Turkey's 'B+/B' long and short-term foreign currency country credit rating and 'BB-/B' long and short-term local currency country credit rating were affirmed by S&P, leaving the outlook as “stable”. The stable outlook takes into account the continuing risks from Turkey's economic imbalances over the next 12 months. These are partially offset by the resilience of Turkey's private sector and the manageable net general government debt stock, which leaves room for fiscal policy response as needed.
Highlights in credit rating evaluation:
· The Turkish economy will grow by 8.6% this year, aided by the positive rollover effects, the strong recovery in exports and the resilience of domestic activity against the pandemic.
· We expect the net general government debt to reach 34% of GDP by the end of 2021.
· Despite recent developments, we still see Turkey's balance of payments position as weak, while monetary policy is unpredictable.
· Inflation is advancing at around 20% annually, the eighth highest rate among the 137 countries we evaluated.
· We reaffirm our 'B+/B' FX and 'BB-/B' local currency ratings for Turkey. Outlook “stable”.
If we look at the negative and positive scenario evaluations that may be the subject of a possible credit rating action;
(-) The worsening of banks' access to external financing or the further dollarization of domestic savings may adversely affect the rating. The organization is not treating this as a baseline scenario at this stage.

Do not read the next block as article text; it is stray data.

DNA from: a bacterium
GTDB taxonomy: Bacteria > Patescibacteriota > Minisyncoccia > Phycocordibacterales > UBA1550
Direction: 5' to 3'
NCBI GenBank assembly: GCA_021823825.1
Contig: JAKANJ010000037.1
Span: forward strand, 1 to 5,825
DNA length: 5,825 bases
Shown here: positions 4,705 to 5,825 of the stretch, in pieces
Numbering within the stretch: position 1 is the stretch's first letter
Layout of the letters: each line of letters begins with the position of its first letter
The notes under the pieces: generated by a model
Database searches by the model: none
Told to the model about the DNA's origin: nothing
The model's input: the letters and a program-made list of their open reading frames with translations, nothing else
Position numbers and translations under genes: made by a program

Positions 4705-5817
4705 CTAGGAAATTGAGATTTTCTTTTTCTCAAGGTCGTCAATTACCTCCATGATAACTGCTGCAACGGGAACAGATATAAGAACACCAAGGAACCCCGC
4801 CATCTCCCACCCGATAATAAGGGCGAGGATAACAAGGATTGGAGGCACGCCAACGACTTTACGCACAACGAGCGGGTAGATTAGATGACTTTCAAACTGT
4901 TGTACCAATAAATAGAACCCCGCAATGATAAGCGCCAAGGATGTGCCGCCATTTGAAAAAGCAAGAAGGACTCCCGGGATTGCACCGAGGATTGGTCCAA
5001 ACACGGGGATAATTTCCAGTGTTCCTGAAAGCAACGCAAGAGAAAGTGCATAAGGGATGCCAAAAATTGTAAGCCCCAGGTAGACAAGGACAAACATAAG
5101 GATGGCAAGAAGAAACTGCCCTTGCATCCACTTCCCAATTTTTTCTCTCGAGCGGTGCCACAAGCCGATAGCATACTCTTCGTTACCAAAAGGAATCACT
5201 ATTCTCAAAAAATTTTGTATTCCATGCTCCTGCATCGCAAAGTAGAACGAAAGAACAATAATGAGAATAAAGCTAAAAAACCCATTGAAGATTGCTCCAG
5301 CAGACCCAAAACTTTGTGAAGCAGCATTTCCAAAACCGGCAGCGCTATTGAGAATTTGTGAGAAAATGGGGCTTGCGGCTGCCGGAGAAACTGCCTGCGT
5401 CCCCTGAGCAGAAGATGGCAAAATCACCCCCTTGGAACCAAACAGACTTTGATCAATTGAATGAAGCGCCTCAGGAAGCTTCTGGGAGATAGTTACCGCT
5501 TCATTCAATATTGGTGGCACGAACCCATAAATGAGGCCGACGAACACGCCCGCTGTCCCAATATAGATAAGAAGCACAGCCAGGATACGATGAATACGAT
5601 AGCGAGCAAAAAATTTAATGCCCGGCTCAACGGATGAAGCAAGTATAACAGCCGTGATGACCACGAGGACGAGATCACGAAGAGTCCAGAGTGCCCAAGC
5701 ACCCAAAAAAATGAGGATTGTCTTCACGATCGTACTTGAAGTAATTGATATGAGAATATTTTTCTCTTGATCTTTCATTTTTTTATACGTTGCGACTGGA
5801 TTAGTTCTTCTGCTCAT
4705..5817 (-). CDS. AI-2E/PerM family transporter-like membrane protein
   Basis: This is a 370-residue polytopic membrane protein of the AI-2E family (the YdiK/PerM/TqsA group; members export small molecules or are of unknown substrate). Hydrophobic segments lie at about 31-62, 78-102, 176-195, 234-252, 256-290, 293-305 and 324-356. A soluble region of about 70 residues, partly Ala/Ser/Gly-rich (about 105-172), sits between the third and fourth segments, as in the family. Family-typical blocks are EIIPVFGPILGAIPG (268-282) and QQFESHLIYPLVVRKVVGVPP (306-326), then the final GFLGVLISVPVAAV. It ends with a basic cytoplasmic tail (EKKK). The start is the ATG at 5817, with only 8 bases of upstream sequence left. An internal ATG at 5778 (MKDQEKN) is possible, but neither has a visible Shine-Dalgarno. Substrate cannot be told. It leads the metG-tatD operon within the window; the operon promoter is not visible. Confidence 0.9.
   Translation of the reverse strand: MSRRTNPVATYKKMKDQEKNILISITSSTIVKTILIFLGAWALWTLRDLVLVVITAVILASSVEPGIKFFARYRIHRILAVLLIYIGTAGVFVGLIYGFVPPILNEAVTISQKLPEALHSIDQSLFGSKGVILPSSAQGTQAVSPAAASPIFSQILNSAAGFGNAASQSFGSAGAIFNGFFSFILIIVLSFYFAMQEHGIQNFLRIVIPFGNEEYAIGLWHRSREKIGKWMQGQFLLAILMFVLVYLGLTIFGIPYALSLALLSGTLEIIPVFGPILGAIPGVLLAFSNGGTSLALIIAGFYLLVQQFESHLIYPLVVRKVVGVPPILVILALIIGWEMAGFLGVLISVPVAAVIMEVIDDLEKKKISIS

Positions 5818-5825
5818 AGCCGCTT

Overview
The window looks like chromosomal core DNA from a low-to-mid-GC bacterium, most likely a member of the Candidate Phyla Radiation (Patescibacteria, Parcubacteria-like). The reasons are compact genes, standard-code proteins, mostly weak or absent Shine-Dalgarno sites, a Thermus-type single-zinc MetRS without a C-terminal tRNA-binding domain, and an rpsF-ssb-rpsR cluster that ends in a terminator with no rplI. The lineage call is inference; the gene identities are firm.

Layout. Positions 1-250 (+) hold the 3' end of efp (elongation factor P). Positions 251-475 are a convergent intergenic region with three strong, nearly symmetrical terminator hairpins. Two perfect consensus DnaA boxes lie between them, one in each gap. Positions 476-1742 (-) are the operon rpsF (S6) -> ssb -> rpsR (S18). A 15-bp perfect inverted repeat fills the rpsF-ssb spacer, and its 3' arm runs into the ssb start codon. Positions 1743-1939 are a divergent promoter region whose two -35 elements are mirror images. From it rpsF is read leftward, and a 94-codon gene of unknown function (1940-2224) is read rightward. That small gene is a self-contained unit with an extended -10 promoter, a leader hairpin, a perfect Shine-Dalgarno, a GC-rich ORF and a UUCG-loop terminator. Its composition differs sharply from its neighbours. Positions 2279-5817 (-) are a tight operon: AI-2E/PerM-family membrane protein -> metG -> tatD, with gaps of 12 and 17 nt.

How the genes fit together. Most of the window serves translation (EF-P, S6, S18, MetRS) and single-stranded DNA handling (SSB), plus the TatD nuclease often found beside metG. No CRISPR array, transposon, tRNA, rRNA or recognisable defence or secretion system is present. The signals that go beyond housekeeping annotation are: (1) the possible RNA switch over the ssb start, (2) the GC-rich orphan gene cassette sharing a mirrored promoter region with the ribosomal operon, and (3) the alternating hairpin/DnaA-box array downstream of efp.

(-) Weakening asset quality following the large-scale credit stimulus in 2020 may put pressure on the banking system, especially state banks, which expanded their balance sheets faster last year.
(+) We may consider an upgrade in Turkey's balance of payments position, especially if the Central bank's net foreign exchange reserves strengthen beyond our estimates.
(+) We can raise the rating if we observe the sustainability and improved predictability of public policy and the effectiveness of monetary policy.
Although the recovery after the pandemic is seen as strong, it has been highlighted as a risk factor since the possibility of uncertainty in policy is seen as high in the institution report. In terms of economic growth performance, especially the strong outlook in production is above the average of many other developing countries. In terms of balance of payments and foreign exchange incomes, tourism made a significant positive contribution especially in 3Q21. The lifting of restrictions on the epidemic, as well as the removal of Turkey from the red travel lists by several EU countries, the UK and Russia, allowed tourism to resume, boosting service exports. However; The rise in exchange rates due to weak lira returns and the increase in energy prices globally pose a risk that will increase the balance of payments deficit of Turkey, which is a highly importing country. The gradual abandonment of the supportive monetary policy of the central banks of developed countries, especially the Fed, may complicate the financing effect through the decrease in fund flows to developing countries.